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Palace rejects bilateral talks with China, to pursue arbitration case


(Updated 3:02 p.m.) Malacañang on Wednesday rejected the call of the Chinese government for bilateral negotiations in connection with the alleged harassment of Filipino fishermen at the disputed Scarborough (Panatag) Shoal by Chinese authorities.

Instead, the Philippines will pursue the arbitration case it filed before the United Nations (UN), according to deputy presidential spokesperson Abigail Valte on Wednesday.

During a press conference, Valte said the government is already preparing the Memorial—or written pleading—for submission. The memorial will be the country's formal statement regarding China’s claim of sovereignty over territories in the South China Sea.

“So essentially, the Memorial is already being prepared. While I can tell you generally that it will contain the position of government when it comes to this, I cannot delve into specifics," she said, adding the Philippines has already made "a solid case before the international community."

"Our case is based on the rule of law. Our claims are based on international law and... our approach has also been lauded... by most of the members of the international community as far as the path of arbitration that we have chosen to take," Valte said.

Foreign Affairs Secretary Albert del Rosario had earlier said the Philippines will submit its memorial by March 30, a deadline which Valte said they are ready to meet.

"Everything to bolster the government's case, of course, will be contained in the Memorial," she said.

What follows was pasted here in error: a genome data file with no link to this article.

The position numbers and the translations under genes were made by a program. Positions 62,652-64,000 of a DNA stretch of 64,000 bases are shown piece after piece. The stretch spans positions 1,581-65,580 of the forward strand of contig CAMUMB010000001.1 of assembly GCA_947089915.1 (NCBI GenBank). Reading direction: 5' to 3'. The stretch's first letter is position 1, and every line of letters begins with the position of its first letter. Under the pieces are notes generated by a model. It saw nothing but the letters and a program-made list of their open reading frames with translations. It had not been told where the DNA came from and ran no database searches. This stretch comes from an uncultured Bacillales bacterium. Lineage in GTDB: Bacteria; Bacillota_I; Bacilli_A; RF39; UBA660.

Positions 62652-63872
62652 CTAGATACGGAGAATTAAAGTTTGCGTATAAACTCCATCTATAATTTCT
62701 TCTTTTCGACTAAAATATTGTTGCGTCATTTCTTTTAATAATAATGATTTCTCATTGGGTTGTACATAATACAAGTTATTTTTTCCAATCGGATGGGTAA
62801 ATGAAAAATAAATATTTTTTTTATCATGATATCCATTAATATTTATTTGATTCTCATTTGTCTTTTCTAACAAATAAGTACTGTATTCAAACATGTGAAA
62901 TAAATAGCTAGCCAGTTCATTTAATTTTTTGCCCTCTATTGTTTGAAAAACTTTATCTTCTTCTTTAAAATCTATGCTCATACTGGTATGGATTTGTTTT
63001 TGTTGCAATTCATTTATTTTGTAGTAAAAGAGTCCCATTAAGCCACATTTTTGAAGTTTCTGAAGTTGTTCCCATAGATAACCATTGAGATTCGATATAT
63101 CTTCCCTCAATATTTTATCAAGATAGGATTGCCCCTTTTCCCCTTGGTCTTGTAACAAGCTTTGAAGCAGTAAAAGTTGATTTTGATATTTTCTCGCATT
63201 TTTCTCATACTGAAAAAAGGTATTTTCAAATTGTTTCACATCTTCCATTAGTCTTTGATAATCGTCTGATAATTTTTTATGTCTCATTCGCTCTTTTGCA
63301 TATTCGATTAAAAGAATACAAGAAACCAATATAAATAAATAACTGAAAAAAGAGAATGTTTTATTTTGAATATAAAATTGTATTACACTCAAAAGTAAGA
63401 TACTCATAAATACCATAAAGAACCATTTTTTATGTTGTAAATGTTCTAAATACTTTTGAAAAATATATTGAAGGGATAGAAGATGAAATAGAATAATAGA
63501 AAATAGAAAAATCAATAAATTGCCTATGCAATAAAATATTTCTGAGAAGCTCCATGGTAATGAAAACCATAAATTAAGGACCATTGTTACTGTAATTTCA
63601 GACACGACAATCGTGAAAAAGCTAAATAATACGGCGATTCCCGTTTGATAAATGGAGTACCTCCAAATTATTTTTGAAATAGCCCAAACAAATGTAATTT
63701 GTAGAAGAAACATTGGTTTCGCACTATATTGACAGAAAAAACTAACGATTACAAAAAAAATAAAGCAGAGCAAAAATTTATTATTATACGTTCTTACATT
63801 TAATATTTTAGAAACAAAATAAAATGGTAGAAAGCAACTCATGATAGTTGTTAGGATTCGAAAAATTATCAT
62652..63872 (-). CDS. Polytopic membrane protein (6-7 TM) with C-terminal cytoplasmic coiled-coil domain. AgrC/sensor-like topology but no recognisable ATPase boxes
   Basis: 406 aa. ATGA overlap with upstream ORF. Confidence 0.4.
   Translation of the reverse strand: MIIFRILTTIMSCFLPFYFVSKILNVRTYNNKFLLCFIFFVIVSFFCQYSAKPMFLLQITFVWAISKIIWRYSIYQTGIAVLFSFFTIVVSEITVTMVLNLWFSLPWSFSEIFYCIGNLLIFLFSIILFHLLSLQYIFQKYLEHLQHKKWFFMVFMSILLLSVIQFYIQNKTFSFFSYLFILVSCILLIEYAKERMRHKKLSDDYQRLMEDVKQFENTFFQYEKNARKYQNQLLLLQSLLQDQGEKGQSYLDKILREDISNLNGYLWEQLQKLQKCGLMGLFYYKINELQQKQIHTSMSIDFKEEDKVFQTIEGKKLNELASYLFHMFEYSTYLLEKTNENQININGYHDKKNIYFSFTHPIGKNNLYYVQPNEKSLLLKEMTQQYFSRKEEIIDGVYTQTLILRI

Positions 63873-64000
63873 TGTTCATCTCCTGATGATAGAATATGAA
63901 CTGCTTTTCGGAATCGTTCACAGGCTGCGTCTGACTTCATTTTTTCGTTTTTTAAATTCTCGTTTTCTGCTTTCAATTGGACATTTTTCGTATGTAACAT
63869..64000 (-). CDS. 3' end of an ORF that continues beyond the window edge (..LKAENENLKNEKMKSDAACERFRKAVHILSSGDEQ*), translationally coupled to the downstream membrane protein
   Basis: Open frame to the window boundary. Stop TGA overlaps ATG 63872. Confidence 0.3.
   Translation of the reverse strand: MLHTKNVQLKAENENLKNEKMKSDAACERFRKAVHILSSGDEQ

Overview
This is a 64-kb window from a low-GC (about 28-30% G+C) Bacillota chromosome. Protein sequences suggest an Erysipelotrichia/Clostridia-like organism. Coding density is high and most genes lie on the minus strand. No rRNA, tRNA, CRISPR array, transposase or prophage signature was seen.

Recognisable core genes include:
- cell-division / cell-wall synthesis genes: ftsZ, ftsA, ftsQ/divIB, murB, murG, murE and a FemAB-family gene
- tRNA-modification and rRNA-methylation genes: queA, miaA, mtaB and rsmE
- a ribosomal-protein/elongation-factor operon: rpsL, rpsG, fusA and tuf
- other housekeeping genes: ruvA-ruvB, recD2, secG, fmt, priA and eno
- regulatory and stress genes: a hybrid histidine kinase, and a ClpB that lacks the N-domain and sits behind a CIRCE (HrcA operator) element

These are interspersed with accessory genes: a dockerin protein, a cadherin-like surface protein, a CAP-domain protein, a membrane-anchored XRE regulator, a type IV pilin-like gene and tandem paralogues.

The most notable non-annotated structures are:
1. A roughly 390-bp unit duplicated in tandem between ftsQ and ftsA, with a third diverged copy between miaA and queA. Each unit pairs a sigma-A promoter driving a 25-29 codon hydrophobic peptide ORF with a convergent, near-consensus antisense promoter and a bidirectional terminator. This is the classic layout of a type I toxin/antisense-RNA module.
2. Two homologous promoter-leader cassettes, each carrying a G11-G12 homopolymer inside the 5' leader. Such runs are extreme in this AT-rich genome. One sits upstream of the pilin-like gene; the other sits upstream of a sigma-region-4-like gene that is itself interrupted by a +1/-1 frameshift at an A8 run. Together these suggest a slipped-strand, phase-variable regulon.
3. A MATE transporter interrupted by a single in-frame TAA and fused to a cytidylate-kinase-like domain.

Harassment

The Philippines, through the Department of Foreign Affairs (DFA), has filed a diplomatic protest against China over several cases of harassment of Filipino fishermen, including last month’s water cannon attack, in Manila-claimed Panatag Shoal off the South China Sea.

President Benigno Aquino III has also asked Beijing to explain their intentions and what the incident was all about.

But China rejected Manila’s protest, insisting it has “indisputable sovereignty over South China Sea islands and their adjacent waters” including Panatag Shoal.

It also urged the Philippines "to work with the Chinese side to resolve differences through bilateral consultations and negotiations.”

Raising tension

Valte said there was "nothing new" in Beijing's claim.

"Essentially that it was a reiteration of the concept of the nine-dash line over the West Philippine Sea as well as the adjacent waters. So it was nothing new," she said.

Although admitting China's recent actions "indeed raises tensions," she said "the guidance has always been not to respond to provocative acts."

"The Chief of Staff of the Armed Forces has said these much that we have selected the path of peace, the path of arbitration, and we will stick to that as we have done in the past few years," Valte said.

No info on China offer

The Palace official, meanwhile, said she has no information regarding reports that China is offering incentives to the Philippines in exchange for the non-submission of the Memorial.

The Philippines sought arbitration under the UN Convention on the Law of the Sea (UNCLOS) January last year to try to declare as “illegal” China’s nine-dash claim, which covers almost all of the South China Sea, including sections that have been declared as the West Philippine Sea.

China has resisted Manila’s move to let a UN body intervene in the disputes, saying the Philippines’ case was legally infirm and carried unacceptable allegations.

Del Rosario said arbitration is the Philippines’ “last resort” to resolve its long-standing territorial dispute with China after political and diplomatic solutions have failed.  — KBK, GMA News
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